JOHN JASPER was born on July 4th in 1812. He was a Negro preacher, philosopher, and orator. He grew up in Fluvanna County, Virginia, the youngest of 24 children. Tina, Jasper’s mother was a godly woman, prayed that God would make her son a preacher as his father had been. For many years it seemed those prayers would not be answered. John had no interest in spiritual things. He had fallen in love with a girl from a neighboring plantation and been given permission to marry her. But on the day of their wedding, a slave uprising caused their masters to separate them, and John never saw her again. In bitterness he turned his back on God and lived for the devil.
John was rebellious and constantly in trouble with his owners, this lifestyle would change. It was while he was at work in a tobacco warehouse in 1839 that Jasper was stricken with "God's arrow of conviction." William Hatcher in his book on Jasper presents his conversion narrative in dialect rather than in standardized English, giving insight into what it might feel like to hear Jasper tell his story in person.
Jasper was looking for religious certainty when God moved him. The date was July 4th 1839, the place, Capital Square of Richmond, Virginia. It had been a particularly difficult morning, as he was stemming tobacco and feeling particularly depressed, "de light broke; I was light as a feather; my feet was on de mount'n; salvation rol'd like a flood thru my soul, an' I felt as if I could 'nock off de fact'ry roof wid my shouts”. He was so excited that he could not hold it in and he was taken to the master of the plantation, who instructed him, in Jasper's words, "Aft'r you git thru tellin' it here at de fact'ry, go up to de house, an' tell your folks; go roun' to your neighbours, an' tell dem; go enywhere you wan' to, an' tell de good news". It was this instruction that allowed Jasper to preach in the manner that he did. Slaves were not generally allowed to preach, a restriction which constrained the ministry of Jasper's father. But with his master's approval, Jasper preached often to his fellow slaves.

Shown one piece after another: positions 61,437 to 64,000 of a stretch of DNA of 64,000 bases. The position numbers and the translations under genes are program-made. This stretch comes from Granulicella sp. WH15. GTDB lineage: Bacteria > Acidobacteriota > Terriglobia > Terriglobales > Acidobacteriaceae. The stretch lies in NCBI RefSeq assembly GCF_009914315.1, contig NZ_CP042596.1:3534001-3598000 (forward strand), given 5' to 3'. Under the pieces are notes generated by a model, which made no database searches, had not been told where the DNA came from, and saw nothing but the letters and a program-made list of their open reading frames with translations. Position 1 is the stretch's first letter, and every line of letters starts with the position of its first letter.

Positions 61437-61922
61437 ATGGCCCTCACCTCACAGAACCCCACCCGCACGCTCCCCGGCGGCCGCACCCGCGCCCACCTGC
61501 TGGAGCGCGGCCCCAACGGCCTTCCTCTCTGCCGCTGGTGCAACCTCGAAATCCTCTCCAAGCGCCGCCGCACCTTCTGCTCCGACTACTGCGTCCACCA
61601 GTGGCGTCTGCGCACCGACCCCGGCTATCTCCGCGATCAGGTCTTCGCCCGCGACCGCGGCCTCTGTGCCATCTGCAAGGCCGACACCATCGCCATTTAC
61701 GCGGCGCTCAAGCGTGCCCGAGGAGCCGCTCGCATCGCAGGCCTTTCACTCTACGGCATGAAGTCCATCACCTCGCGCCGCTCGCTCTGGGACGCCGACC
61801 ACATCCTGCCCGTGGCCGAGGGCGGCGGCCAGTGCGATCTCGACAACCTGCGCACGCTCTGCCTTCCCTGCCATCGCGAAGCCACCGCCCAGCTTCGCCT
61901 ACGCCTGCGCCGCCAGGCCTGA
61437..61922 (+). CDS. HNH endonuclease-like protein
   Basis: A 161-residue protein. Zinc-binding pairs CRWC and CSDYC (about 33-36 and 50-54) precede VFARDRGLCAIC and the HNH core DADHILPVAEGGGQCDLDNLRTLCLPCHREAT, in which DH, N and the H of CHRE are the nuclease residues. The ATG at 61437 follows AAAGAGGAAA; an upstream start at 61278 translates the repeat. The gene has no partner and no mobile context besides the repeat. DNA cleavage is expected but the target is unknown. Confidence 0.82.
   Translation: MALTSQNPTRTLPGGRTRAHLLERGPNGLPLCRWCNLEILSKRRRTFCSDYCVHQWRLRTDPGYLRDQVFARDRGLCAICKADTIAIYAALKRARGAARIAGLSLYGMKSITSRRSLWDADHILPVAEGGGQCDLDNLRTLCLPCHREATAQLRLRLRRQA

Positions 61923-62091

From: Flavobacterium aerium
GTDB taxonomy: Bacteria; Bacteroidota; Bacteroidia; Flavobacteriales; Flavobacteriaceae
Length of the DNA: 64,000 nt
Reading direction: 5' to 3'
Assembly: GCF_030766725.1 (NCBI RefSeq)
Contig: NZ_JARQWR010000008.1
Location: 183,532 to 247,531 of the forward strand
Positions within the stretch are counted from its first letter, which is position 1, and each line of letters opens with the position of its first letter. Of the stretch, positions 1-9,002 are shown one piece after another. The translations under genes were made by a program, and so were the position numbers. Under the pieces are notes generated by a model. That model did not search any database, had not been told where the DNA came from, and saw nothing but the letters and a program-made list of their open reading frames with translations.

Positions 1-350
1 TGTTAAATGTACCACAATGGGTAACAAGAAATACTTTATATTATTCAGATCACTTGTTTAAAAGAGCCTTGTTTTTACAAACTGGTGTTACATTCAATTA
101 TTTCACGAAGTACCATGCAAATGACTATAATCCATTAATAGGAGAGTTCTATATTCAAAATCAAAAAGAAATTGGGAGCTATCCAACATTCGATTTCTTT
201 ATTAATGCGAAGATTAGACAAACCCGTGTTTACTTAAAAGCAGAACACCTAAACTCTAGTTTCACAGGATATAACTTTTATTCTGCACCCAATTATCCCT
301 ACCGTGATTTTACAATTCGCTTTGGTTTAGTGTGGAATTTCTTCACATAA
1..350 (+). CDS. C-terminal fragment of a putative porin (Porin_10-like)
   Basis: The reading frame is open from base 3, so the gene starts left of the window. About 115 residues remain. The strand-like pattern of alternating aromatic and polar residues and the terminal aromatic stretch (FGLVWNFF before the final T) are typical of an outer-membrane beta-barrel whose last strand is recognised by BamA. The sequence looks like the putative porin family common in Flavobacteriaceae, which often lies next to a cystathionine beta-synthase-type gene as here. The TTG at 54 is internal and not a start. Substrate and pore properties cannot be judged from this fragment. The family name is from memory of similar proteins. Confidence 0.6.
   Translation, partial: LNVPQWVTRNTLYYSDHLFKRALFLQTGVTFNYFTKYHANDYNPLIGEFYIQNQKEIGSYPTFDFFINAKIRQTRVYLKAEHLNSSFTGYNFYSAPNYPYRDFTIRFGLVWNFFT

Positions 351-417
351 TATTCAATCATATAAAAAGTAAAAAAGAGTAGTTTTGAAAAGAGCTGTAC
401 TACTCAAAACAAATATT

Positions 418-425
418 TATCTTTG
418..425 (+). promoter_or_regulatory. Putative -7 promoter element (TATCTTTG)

Thirty days after his baptism in 1840, he was licensed to preach by the Old African Baptist Church, and he didn't stop for more than sixty years! "My sins was piled on me like mountains; my feet was sinking down to the regions of despair, and I felt that of all sinners I was the worst. I thought that I would die right then, and with what I supposed was my last breath I flung up to heaven a cry for mercy..." John Jasper certainly became a fulfillment of 2nd Corinthians 5:17 when it says; “Therefore if any man be in Christ, he is a new creature: old things are passed away; behold, all things are become new.” John’s translation was; "If you is, what you was, then you ain't." In other words if you claim to be a Christian and you are still what you were before you received Christ then you are not a Christian.
He was ordained in 1849 and on the same day, he preached a funeral, which immediately brought him fame. He taught himself to read and write, and although he delivered his sermons in the dialect of the southern slave, more educated ministers said that Jasper's vivid and dramatic sermons transcended "mere grammar." Jasper became a noted funeral preacher long before the Civil War. During this time in Virginia Black men were not allowed to pastor churches or even preach in the open unless supervised by white ministers. Because of Jasper's pointed and powerful messages his fame grew and the demand for him to preach was increasing. Sadly the only place John could preach was at slave funerals. It was not long before these salve funerals not only drew colored folks to the hear him but now whites were coming from miles and miles away to hear this gifted man of God.